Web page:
Posts Tagged ‘Mountain’

Bruce Springsteen says he learned more from a 3-minute record, baby, than he ever learned in school. I’m grateful to have graduated from a much better school system than the one Bruce was stuck in. I learned more in 3 minutes in any class at Somerset High, Somerset, Massachusetts (Go Raiders!) than I ever learned from Deep Purple, Three Dog Night, or Tommy James & The Shondells. But Springsteen was right to emphasize 3 minutes, and not just because “a 4-minute record, baby” doesn’t scan as well and anyway is too reminiscent of a 4-minute mile.

Three-minute records (which I take to mean 3:01 to 3:59) are still the bread and butter of popular music, even though the format they were created for, the 45rpm, no longer exists. This length gives you enough time to sink into a song but not enough time to drown. (In general. There are 2-minute songs that drag and 4-minute songs that fly. Anything by Coldplay is automatically too long.)

I’m guessing that most of the music I listen to (and you, too) is in the 3-minute range, with the next group following at 4:01 to 4:59, followed by 5 minutes, 6 minutes, etc. The number of recorded pop songs longer than 10 minutes thins out quickly, and for every triumph past that mark (The Door’s “The End,” David Bowie’s “Station to Station,” Love and Rockets’ “Body and Soul”) you trip over something like Mountains’ live version of their own “Nantucket Sleighride,” which weighs in at a hard-to-overlook 17:34.

I can only assume that back in 1972 the band performed their masterwork behind a screen of chicken wire to protect them from volleys of beer bottles. “Nantucket Sleighride” is a symphony as imagined by a quartet of metal-munching hippie delinquents. “Nantucket Sleighride” goes on so long that is has themes, movements, fugues, moods, tempos, lyrics, tides, a guitar imitating a triangle, a tugboat yearning for its mate, and what I think are wet blankets fired from a circus cannon.

The boys in Mountain, who did their best to out-bloat Wagner, produced a song that will never be included in any list of the 1 million songs you should listen to before the universe explodes. However, I took a lot of drugs to this album, Sludge Hammer*, and thanks to the miracle of nostalgia and disjointed synapses I still find “Nantucket Sleighride” to be audacious and irresistible.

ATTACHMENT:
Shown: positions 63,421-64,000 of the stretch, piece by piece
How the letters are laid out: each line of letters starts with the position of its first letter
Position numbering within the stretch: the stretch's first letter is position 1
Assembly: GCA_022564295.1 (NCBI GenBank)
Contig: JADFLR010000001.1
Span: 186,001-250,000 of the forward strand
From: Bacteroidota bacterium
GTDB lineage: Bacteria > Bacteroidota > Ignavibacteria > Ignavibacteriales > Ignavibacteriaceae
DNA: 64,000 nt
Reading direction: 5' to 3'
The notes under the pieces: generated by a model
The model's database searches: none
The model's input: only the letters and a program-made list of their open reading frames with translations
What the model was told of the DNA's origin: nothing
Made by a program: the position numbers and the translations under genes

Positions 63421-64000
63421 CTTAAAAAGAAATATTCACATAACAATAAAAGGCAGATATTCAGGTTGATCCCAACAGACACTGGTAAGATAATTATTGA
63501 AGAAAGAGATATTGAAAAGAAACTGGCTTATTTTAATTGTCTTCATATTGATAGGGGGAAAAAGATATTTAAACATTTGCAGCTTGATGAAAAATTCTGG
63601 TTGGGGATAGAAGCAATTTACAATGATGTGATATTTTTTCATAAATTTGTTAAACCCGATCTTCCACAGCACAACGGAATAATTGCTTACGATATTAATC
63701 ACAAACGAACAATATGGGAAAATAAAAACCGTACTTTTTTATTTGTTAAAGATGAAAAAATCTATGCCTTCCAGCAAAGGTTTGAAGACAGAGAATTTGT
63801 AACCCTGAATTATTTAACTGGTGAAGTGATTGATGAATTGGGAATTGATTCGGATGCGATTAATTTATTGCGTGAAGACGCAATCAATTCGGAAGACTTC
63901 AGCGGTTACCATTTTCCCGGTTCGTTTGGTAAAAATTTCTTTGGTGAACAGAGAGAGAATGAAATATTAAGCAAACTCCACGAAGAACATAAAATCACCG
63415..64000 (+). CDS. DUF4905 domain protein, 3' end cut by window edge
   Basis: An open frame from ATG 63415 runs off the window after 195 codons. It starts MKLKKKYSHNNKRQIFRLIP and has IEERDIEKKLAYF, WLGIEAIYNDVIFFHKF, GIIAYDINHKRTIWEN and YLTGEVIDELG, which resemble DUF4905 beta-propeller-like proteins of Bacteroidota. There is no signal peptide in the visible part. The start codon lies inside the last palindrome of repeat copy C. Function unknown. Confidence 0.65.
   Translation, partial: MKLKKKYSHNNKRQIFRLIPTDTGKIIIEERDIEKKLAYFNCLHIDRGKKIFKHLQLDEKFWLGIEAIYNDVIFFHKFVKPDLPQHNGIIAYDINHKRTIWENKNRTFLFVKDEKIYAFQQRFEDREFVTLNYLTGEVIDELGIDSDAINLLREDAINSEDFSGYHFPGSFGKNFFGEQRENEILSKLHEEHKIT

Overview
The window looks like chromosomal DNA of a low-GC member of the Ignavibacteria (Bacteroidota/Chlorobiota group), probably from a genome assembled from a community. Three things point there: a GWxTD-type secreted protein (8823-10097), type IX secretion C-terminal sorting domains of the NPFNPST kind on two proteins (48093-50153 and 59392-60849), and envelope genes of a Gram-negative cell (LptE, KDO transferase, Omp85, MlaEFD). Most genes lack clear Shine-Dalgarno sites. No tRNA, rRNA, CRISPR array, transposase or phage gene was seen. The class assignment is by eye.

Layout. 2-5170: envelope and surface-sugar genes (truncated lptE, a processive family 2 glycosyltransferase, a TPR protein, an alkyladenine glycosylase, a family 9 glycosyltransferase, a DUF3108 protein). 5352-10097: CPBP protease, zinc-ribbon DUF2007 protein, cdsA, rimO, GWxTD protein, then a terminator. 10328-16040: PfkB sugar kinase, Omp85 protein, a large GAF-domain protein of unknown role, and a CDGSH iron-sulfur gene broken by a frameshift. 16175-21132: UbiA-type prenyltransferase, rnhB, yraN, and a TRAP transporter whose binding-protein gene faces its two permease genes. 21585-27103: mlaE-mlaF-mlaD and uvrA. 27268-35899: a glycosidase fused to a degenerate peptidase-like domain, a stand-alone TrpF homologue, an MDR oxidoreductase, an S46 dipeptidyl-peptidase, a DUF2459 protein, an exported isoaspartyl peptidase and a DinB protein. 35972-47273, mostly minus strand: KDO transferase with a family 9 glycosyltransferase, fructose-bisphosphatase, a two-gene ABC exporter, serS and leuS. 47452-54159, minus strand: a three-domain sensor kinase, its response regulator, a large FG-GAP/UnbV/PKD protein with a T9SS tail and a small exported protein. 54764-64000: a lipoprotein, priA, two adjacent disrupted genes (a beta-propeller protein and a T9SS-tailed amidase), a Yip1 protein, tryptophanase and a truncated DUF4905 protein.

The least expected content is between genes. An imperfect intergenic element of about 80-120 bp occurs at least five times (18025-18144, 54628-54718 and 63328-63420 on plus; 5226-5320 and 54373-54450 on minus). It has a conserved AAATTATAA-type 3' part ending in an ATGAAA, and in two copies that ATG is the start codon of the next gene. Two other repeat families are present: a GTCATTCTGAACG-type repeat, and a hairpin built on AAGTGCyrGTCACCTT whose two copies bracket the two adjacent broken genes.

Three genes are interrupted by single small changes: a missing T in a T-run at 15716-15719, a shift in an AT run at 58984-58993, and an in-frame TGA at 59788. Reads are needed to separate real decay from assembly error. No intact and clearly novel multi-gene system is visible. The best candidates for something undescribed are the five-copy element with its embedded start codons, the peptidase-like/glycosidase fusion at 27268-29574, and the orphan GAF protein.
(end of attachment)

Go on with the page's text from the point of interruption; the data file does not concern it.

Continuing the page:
What happens to pop music after 17 minutes and 34 seconds? That way lies “Tubular Bells,” Quicksilver Messenger Service, prog rock, Yes, Rick Wakeman of Yes, Phish, Emerson, Lake & Palmer, probably Yes again, motels, money, murder, madness, and today’s special guests, The Allman Brothers Band.**

The Allmans’ Eat a Peach (1972) is generally thought to be the band’s high point, though not by this critic. Give me the economy of Brothers and Sisters (1973) any day. I don’t care that Eat a Peach has all those live tracks because that’s where the problem is: “Mountain Jam,” which is not only 33 minutes and 41 agonizing seconds long, it was inspired by Donovan. Apparently, it’s impossible to keep Donovan out of a music blog these days.

I was bludgeoned by “Mountain Jam” at an Allman Brothers concert in 1975 and I didn’t even get a lousy T-shirt. The Allmans in those days packed enough amplification to sterilize everyone not wearing lead dirndls. I didn’t wear my dirndl that night and now you know why I’ve never had kids. Somewhere around the halfway point of “Mountain Jam,” my mind floated away and I could no longer hear the music. All I could do was stare at the band. If I had gone to a Bangles concert in 1985 and they had played a 33-minute version of “Walk Like an Egyptian,” I’m sure I would’ve lost containment then, too. But at least I would’ve been staring at The Bangles. The Allmans, even when they were flush with youth, were not stareable.

“Mountain Jam” makes the Allmans’ 22-minute “Whipping Post” from their At Fillmore East live set sound like a model of musical frugality. When I was 16 I thought the crescendo of “Whipping Post” was rock’s answer to the 1812 Overture. Now I just hear it as everyone barking at everyone else.

Is it possible to produce a 15-minutes-or-more recording that won’t put people to sleep or send them to their Kindles to read another chapter of Fifty Shades of Grey? Probably not, but one interesting attempt that I know of is The Byrds’ 16-minute go at their iconic “Eight Miles High,” from the album Untitled/Unissued (1970). It’s focused, it’s well-played, it crosses the line into jazz, and if I’d gone to that concert instead of to the Allmans’ I’d have 16 kids today. Oh, wait.

Reader challenge: I can’t think of any particularly lengthy songs (say 12-15 minutes or longer) after about 1990. If you can, please enlighten me. I have a hypothesis that song lengths have decreased since the hippie era, at least at the long end, but I need data. Phish, Widespread Panic, and Blues Traveler are disqualified. Come on, people, let’s move like we have a purpose!

* OK, the real name was Live (The Road Goes Ever On).

** Special D just raised her hand and asked where Pink Floyd is on this list, but I don’t see the point of her question.

Queen: Greatest Hits
1994
Queen

I am never in the mood for Queen. There is no time of the day or night, no day of the week, no season in which I would choose to listen to Queen. This isn’t because I hate them; I don’t. They’re literate, which means a lot here at the Bureau. They use adjectives that are uncommon in a rock song (“warily”) and when the situation demands it they can concoct their own (“belladonic”). I’m just unmoved by their music.

One thing I do enjoy about Queen is that you can arrange their song titles to tell stories:

Fail Whale
It’s a Hard Life
I’m Going Slightly Mad
I Want to Break Free
I Want It All
Fight From the Inside
Keep Yourself Alive
Don’t Stop Me Now